Recruiting and keeping good teachers

School board asks businesses to offer package of incentives

April 23, 2001|By TaNoah Morgan | By TaNoah Morgan,SUN STAFF

While nearly every school system in the country is scrambling to find teachers - courting them with letters, gifts and signing bonuses - the Howard County school board is getting help from local businesses in trying to put together a package to offer to prospective teachers.

A task force seeking ways to better hire and retain teachers is reaching out to the business community in hopes it will help the county's educators with everything from banking to buying clothes. The effort is unique in the Baltimore region, as most jurisdictions have left businesses out of the equation.

"The recruitment and retention of teachers is everyone's job," said Mamie Perkins, who heads the school system's human resources office and sits on the Human Resources Advisory Committee.

"A lot of people come to live here because of the schools," she said. "It's to everyone's benefit to ensure our schools have effective teachers."

A survey of teachers indicated they could use a hand in borrowing from banks, discounts on school supplies, better costs for recreational activities such as gym memberships, help with child care, lower rents, discounted hotel stays so that candidates can take a look at the community and discounts on a professional wardrobe for students just out of college, Perkins said.

A subcommittee of the school board group is drafting a letter to some of the county's largest employers, asking business leaders to consider how they can address the issue of teacher retention and recruitment and perhaps note the kinds of discounts and services they could provide to teachers.

"We know there's only so much we can do with teacher salaries," said Susan Porter, a board member for the county Chamber of Commerce and co-chair of the educational partnerships subcommittee.

"The package is going to be something that says `we think [teachers are] important, and we think the job you do is important,'" she said. "Regardless of what this adds up to in dollars, one of our goals is to continue to improve the status of teachers in this county. This says the business community recognizes the importance of teachers."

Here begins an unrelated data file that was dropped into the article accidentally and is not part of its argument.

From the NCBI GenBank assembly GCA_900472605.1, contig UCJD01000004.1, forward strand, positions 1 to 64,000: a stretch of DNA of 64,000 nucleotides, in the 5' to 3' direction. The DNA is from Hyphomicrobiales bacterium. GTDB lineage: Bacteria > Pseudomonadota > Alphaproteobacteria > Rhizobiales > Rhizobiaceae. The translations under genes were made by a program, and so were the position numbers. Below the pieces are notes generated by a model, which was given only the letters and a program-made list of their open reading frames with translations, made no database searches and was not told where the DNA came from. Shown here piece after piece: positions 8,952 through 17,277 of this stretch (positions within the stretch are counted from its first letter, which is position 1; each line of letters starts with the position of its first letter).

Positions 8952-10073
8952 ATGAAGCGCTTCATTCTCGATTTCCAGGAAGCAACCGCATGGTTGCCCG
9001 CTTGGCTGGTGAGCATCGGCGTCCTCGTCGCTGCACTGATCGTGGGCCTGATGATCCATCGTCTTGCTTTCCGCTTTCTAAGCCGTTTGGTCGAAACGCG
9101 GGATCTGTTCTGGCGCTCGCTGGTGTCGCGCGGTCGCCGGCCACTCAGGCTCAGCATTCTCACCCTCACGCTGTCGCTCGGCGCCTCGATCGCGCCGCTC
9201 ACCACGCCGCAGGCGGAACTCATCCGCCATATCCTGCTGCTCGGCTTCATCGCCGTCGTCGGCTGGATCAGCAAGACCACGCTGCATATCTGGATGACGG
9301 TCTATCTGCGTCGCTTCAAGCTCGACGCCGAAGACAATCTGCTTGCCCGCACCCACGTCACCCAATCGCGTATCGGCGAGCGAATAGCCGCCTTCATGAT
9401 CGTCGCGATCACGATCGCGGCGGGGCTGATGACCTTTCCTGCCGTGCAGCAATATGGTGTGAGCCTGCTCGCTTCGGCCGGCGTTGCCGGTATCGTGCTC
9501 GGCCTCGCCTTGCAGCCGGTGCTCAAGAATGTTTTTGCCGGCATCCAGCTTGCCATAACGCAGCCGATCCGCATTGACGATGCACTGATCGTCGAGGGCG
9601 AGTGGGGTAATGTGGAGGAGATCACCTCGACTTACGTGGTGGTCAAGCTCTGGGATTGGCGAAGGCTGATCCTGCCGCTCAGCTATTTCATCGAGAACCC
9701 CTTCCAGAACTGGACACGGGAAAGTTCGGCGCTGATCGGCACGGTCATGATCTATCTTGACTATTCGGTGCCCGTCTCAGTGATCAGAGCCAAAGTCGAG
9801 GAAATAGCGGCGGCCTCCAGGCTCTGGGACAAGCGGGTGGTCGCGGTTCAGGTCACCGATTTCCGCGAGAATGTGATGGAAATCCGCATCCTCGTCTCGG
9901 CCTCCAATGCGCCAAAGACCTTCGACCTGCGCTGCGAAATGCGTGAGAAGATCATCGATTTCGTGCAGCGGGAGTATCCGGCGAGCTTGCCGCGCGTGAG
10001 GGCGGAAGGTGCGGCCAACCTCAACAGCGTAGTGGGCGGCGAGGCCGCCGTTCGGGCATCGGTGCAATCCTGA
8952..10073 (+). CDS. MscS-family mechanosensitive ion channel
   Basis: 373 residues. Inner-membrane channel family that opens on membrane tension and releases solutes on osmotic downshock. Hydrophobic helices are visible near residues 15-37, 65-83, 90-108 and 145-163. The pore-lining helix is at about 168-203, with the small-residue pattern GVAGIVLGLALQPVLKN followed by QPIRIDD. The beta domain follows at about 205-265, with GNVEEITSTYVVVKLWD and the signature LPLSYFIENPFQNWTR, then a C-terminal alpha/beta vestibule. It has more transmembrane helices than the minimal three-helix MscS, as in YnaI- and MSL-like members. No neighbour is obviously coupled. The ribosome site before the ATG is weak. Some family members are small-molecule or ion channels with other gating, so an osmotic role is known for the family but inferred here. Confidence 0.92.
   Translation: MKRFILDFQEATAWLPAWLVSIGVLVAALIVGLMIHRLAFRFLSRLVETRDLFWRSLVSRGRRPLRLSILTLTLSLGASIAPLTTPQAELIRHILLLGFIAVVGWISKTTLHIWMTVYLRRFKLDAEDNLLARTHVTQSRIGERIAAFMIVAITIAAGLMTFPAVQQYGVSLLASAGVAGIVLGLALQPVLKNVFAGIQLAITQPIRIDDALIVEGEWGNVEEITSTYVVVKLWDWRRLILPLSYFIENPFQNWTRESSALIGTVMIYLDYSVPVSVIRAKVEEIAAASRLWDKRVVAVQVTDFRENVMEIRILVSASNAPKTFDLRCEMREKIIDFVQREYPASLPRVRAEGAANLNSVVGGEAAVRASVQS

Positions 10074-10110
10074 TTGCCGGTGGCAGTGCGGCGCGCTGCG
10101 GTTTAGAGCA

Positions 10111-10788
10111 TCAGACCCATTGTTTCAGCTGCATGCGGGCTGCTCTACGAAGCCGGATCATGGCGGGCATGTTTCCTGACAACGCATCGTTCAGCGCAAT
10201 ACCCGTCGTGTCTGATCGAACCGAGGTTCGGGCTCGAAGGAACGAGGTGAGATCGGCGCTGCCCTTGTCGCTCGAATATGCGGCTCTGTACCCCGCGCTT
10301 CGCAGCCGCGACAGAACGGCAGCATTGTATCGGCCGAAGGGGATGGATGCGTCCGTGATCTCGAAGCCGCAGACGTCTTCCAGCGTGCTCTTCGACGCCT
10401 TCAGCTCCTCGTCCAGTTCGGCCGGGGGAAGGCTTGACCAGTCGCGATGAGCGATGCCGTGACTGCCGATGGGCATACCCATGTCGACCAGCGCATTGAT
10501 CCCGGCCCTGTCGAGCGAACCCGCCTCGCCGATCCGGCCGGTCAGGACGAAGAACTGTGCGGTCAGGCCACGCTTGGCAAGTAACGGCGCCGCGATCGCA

The group is first targeting 200 companies that employ hundreds of workers or have a high percentage of employees who live in the county. The county teachers union has a program that offers discounts to union members at about 10 companies, but the program under development would be available to all teachers - union or nonunion.

"If [business leaders are] doing it as well, that's wonderful," said Joseph R. Staub, president of the Howard County Education Association. "It's great to see they're showing concern. We'd be happy to work with them."

Teachers say that any assistance to help stretch their salaries would be very helpful.

"Something as simple as [discounts on] wardrobe - that's incredibly helpful," said Heidi Liggins, who lived with her parents for three years before getting married.

"It's important to look the part," she said. "You're conferencing with parents, you want to look professional and adult."

The group would like to see what ideas business leaders come up with to address the issue, but they have a few of their own, Porter said. Members will focus on eight areas of concern noted in the teacher survey - housing, health care, banking and clothing among them, and encouraging local businesses to offer discounts.

The hope is that business leaders will encourage each other to pitch in, she said.

People in companies that may not have services to offer - technology businesses, for example - could speak to their bankers about offering better interest rates for teachers or donate money for signing bonuses, she said.

"It's not the school system, it's not the teachers' union holding out their hand, it's businesses asking businesses, saying it makes good business sense," Porter said. "We can only attract new businesses by having a good school system, and a good work force."

The Human Resources Advisory Committee met this year to begin a two-year effort to help the county hire and retain teachers.

Nevertheless, the educational partnerships subcommittee is not likely to have a package of business discounts that recruiters can take with them this hiring season, Perkins said.

But whenever recruiters can tell a prospective employee that the county's businesses are helping to make teachers' lives easier, Perkins said she'll take it.

"I understand that if we're going to have something substantial, it may take some time to get it together," she said. "When you go outside the state, it really makes sense to have a good package. We want to sell the county as a good place to work and to live and to stay."

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